Action in Europe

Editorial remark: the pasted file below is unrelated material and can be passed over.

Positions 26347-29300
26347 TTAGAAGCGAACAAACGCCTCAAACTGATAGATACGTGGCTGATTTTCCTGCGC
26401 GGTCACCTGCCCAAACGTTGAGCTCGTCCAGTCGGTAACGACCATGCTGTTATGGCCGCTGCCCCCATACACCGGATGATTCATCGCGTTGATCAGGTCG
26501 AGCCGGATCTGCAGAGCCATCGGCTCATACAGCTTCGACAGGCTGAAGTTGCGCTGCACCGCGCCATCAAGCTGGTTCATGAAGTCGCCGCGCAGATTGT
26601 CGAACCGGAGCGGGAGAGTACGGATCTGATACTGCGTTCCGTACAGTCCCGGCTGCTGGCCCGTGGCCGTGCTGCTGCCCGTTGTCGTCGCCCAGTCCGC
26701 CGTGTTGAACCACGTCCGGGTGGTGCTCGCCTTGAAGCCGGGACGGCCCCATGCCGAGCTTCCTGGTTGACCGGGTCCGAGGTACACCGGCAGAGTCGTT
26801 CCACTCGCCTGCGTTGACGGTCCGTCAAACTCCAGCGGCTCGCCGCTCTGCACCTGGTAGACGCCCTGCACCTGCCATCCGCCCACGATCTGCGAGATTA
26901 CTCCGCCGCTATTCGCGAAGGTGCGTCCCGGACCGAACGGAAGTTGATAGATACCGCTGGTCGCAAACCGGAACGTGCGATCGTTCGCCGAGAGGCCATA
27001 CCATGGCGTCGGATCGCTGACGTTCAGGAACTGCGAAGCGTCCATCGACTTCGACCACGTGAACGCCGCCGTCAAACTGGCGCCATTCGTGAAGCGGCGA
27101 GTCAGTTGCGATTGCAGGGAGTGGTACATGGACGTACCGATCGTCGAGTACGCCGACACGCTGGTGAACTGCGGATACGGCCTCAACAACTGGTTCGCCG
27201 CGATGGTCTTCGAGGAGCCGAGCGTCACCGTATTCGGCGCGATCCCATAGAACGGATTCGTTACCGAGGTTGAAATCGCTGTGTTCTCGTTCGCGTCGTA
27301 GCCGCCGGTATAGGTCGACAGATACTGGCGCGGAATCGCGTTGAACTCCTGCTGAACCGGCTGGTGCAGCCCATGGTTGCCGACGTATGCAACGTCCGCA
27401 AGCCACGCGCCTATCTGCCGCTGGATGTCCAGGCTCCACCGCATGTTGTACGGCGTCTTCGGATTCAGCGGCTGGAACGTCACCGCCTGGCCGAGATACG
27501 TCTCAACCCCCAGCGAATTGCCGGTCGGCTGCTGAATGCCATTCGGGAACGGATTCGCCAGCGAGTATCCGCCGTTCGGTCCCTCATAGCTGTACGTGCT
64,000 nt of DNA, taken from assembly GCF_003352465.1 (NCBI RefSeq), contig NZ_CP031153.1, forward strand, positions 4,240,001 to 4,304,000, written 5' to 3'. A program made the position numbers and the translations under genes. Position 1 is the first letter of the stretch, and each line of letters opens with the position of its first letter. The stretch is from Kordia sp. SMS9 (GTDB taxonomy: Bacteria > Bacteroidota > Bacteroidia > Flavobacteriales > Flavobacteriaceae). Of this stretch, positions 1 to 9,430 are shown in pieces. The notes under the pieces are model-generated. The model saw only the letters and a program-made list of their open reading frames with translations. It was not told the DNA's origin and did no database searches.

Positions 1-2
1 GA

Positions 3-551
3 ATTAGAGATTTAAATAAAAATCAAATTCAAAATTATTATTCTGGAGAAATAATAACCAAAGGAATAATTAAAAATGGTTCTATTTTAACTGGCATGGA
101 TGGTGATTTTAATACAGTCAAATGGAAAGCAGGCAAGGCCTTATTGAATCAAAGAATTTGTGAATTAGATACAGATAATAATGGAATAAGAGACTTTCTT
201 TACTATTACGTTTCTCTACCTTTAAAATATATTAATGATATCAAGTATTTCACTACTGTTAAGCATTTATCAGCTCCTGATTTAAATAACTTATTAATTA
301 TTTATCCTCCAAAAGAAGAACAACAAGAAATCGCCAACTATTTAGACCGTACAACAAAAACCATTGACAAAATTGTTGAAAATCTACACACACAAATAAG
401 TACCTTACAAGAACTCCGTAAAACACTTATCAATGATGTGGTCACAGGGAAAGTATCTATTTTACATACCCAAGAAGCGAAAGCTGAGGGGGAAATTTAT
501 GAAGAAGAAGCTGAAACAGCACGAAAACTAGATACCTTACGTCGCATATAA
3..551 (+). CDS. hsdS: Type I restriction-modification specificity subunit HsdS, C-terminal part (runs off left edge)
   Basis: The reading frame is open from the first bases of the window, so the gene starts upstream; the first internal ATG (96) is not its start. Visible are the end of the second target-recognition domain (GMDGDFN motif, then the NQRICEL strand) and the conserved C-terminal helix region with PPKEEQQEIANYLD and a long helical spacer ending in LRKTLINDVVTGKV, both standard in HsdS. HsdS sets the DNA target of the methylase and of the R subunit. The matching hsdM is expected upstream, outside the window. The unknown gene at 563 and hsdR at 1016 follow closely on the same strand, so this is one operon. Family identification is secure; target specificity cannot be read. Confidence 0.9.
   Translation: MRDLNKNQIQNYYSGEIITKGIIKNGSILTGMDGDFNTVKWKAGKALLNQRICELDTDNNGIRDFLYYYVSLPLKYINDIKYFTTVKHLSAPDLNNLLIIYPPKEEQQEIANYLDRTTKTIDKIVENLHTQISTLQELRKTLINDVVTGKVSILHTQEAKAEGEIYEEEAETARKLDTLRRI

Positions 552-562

In January, 1944, he was assigned to New York City, where his unit boarded a troop ship (an ex-German ocean liner) called the SS George Washington which left in a convoy bound for Liverpool. At Liverpool, they were transferred by train to Upottery near Taunton, from February, 1944 until past D-Day (June 6, 1944). On D-Day, Henry was assigned to the second wave of gliders. They never flew during the invasion, but were retained for later. On June 15, 1944, Henry was assigned to take heavy equipment (ground) for a whole battle group across the English Channel in a Landing Ship tank (LST). They landed on Omaha Beach, after the action. [Anecdote: The first night Henry slept on a tractor, and the next morning discovered that overnight, he had lost two of his men, who had gotten Calvados liquor from a local farmer that was apparently poisonous, and they died.] The 94th TC was assigned to base at Chateau Dun, Normandy, where they remained during July and August of 1944, and Henry was made a second lieutenant via field commission while there. After this, Henry and two squadrons were redeployed via Marrakech, Morocco, to Orbitello, Italy (They were low on gas and just made it to Marrakech). In Orbitello, 50 miles north of Rome, they were there to mount an invasion into southern France, to be called Operation Dragoon. On august 15, 1944, they landed in Argens Valley, Lamotte, France (Champagne region). This was a diversionary action. There was a tactical error with a release of gliders. In Henry’s glider there were 14 Japanese-American soldiers and one Caucasian officer (They were a chemical warfare unit), with one large mortar plus four shells with chemical weapons. They got out in a C-47 bound for Corsica, then back to Orbitello. Around September 1, 1944, they returned to Chateau Dun to prepare for Operation Market Garden. From September 17 to 30, 1944, some 2596 gliders (697 British Horsas and 1899 US CG4A Wacos) started in Beck, Holland, with glider pilots and airborne infantry looking for an entrance over the Rhine, which would be the first Allied (combined British and American) ground penetration into Germany. Incidents during Market Garden: In the transition from Chateau dun to the Channel to Beck, Lt. Col. Joseph Black was Henry’s CO. Black got a leg shot off when an ammunition ship exploded under his plane. Henry Wolf, an American Jew who spoke German, was Henry’s passenger on his glider, Wolf was to function as an interrogator. Henry was involved in a shoot out on a German base, took surrender of 300 Germans from a bombed out train, the last of whom was an SS Major. Wolf made him dig his “grave” in order to intimidate him into providing them passports and ID. On Sept. 17-18, 1944, a British Army unit encountered four German armored Panzer divisions at Arnhem, at the fifth bridge. Henry and other troops in his unit lived in foxholes for ten days or more, they were surrounded, continuously exposed to the sound of “screaming meemies”, lived on C rations and rain water, eventually additional supplies were parachuted in. On Sept. 28, US Army trucks (with Black drivers) drove in, picked them up, and returned them to the Rhine, a distance of about 20 miles. The Remagen Bridge, the third bridge, wasn’t blown up, it formed an Allied bridgehead. On Sept. 30, Henry’s unit was back at Chateau Dun, where they stayed until Christmas. [Anecdote: they had an “upside down Christmas tree”.] On December 24, Henry had to work all night loading armor. They had not put his name on the list for duty over Bastogne, considered to be a “milk run”, so he didn’t go. Two weeks later, only one pilot had returned out of eleven. Henry’s unit was idle after the Battle of the Bulge until March 24, 1945, when he was involved with a “twin tow” (short tow + long tow on same tow plane) to Wesel as part of the final invasion sequence in Germany. Henry had become part of the 93rd TCC Group by special request of the commander. Henry was on the “long tow” with the commander’s jeep accompanying the commander’s gun on the “short tow”. Henry’s glider had come to a stop on the ground (His co-pilot was a power pilot). They smashed their way out with their guns. Henry took aim and fired into the flashes of light that firing was coming at them from, and it stopped. Later he saw a teenage boy, dead, who may likely have been their assailant. They encountered a fellow glider pilot who had been badly injured (cut open in front), whom they dusted with Sulfa powder. Henry was later awarded the Bronze Star for his actions at Wesel. In April, 1945, Henry was involved in flying C-47s in humanitarian missions, moving supplies to hospitals and displaced persons, including concentration camp internees, to Belgium and France. After V-E Day, they returned to Britain, for transportation back to the US. Henry became a First Lieutenant at this time. They were all told that they were going to be re-organized and sent to fight in the Japanese theater of operations, but then the atomic bombs were dropped on Hiroshima and Nagasaki, and all had a tremendous sense of relief. Henry flew back to the US in a B-24.